Proposition 3: We must put the democracy back into localism

Proposition facilitator: Anthony Zacharzewski, Founder, The Democratic Society

Localism without democracy is the empowering of sectional interests with no accountability. Public services ration scarce public resources and democracy is the best way to make decisions in the absence of an abundance of plenty.

The work stream will consider the challenges and opportunities of localism and focus on how we can enhance participative and representative democracy in 21st century local governance.

The discussion will consider the challenges and opportunities of localism and focus on how we can enhance participative and representative democracy in 21st century local governance.

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2 Responses to Proposition 3: We must put the democracy back into localism

  1. Pingback: Welcome to the Solace Summit 2011 | Solace Summit 2011

  2. Firstly, thanks Philippa for inviting me to post on this discussion. My name is Jonathan Elmer and I have been running a social company called Democratise for a few years. Our company builds websites and our flagship national website http://www.digitaldemocracy.org.uk was a finalist at the recent NOMINET national internet awards. This website merges geographical information technology with social networking functionality to create what might be considered a ‘virtual parliament’. The sites is designed to align with UK political boundaries and enables the residents of discrete constituencies to start campaigns. As the site is able to assign all users to their correct political constituency, campaigns can be ranked in accordance with the support they receive from the constituency. This is important as it enables MPs to judge the level of support given to different issues by their own constituents. Each campaign has an associated discussion forum, and members can make friends, send messages, start groups etc. In addition, the site enables users to pin their campaign to a map so everyone can see the spatial location and nature of other issues within their community.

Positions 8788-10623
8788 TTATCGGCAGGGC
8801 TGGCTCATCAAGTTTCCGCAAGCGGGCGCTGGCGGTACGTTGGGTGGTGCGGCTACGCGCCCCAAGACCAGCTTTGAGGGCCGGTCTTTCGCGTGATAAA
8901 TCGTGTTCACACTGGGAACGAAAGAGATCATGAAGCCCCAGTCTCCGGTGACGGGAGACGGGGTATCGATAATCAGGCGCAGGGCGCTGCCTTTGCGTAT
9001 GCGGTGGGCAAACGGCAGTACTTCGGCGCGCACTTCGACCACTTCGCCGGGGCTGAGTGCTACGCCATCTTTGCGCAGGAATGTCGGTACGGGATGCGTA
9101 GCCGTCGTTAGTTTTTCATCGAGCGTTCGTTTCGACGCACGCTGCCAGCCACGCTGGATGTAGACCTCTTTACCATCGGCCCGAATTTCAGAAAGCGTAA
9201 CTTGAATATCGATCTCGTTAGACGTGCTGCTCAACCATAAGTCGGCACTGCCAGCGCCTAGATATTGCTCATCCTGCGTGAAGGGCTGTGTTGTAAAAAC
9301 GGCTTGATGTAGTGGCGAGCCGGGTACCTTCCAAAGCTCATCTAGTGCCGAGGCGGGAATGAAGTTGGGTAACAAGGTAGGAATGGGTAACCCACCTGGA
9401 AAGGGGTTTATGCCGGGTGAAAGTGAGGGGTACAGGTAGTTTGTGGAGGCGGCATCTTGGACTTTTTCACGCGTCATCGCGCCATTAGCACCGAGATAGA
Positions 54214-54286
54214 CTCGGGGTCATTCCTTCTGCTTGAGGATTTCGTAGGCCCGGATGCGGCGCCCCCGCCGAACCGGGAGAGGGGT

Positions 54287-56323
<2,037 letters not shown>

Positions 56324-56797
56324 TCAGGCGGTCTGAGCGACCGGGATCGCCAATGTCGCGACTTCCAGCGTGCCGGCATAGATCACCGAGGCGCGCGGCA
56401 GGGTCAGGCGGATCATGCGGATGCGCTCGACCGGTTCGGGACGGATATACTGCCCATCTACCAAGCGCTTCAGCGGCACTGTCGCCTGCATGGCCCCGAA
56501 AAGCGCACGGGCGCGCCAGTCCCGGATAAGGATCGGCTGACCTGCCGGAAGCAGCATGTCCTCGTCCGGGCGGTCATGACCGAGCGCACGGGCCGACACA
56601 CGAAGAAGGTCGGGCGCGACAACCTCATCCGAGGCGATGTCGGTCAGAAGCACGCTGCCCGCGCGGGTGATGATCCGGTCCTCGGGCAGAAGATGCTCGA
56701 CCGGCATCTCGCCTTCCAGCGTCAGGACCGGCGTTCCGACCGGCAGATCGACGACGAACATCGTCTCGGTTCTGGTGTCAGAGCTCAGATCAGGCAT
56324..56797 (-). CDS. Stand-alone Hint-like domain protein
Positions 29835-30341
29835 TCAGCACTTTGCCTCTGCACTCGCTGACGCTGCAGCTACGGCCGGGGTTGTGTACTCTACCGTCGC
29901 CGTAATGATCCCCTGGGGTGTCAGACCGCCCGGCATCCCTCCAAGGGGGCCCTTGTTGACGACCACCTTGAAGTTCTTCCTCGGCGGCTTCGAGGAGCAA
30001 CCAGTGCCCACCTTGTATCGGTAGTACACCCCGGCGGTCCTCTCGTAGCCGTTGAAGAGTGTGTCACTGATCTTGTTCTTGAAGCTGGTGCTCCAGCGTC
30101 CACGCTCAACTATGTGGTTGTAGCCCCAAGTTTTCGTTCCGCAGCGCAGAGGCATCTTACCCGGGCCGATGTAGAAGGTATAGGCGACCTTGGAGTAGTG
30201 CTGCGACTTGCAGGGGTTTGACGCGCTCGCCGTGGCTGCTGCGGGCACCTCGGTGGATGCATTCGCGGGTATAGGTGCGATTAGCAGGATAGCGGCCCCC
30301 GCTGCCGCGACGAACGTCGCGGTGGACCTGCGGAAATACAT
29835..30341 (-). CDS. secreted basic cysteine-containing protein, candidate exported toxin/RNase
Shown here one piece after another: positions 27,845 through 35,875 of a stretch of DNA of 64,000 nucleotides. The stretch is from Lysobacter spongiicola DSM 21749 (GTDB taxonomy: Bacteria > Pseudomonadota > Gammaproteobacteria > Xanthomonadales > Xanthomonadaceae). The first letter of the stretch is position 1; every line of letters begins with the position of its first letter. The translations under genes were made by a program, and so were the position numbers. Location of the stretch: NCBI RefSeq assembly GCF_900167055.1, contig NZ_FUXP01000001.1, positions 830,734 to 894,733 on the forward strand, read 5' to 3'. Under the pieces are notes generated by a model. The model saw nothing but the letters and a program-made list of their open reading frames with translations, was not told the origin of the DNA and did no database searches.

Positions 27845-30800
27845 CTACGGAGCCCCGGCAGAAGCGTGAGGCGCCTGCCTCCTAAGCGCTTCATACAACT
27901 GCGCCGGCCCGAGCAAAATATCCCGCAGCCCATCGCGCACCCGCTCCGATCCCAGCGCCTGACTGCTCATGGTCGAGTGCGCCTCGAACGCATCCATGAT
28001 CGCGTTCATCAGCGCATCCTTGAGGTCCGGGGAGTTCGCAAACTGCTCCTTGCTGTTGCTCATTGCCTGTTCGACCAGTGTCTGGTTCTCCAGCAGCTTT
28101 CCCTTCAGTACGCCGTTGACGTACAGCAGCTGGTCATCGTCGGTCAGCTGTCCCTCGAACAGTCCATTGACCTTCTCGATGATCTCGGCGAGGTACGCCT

The reason I was keen to post on this forum is because our company has now been trying for more than a year to find a Council willing to pilot such a platform customised to empower local democratic engagement. This is a straightforward process and enables Councillors to determine the relative priorities of residents within their ward boundaries, as residents are able to propose and prioritise local issues. The Councillor may then respond on the website to the top priority, post in associated discussion forums, or indeed raise their own issues. (I am able to post a detailed specification of such a local platform should this be requested). We have now explored delivery of such a pilot with 3 Councils all of whom showed considerable initial interest but ultimately decided not to continue with the pilot. The reason being the potential long term revenue implications of maintaining the platform – basically requiring a full time moderator should the site become popular. Most recently, Newcastle City Council expressed genuine regret at not going forward with a senior Councillor expressing that they loved the idea and had it come at any other time, then they certainly would have proceeded, but due to CSR related cuts it couldn’t be justified – the irony plain for all. We maintain that Councils could make considerable savings using such a platform as it enables reduction in the considerable spend Councils make on supporting physical forums for engagement – community forums, panels, partnerships – all of which could potentially gain greater levels of engagement through creation of a virtual forum.

    I do hope this stimulates some thought on possibilities, and if your Council might be interested in building such a platform, then please let me know.

    Jonathan Elmer
    Democratise

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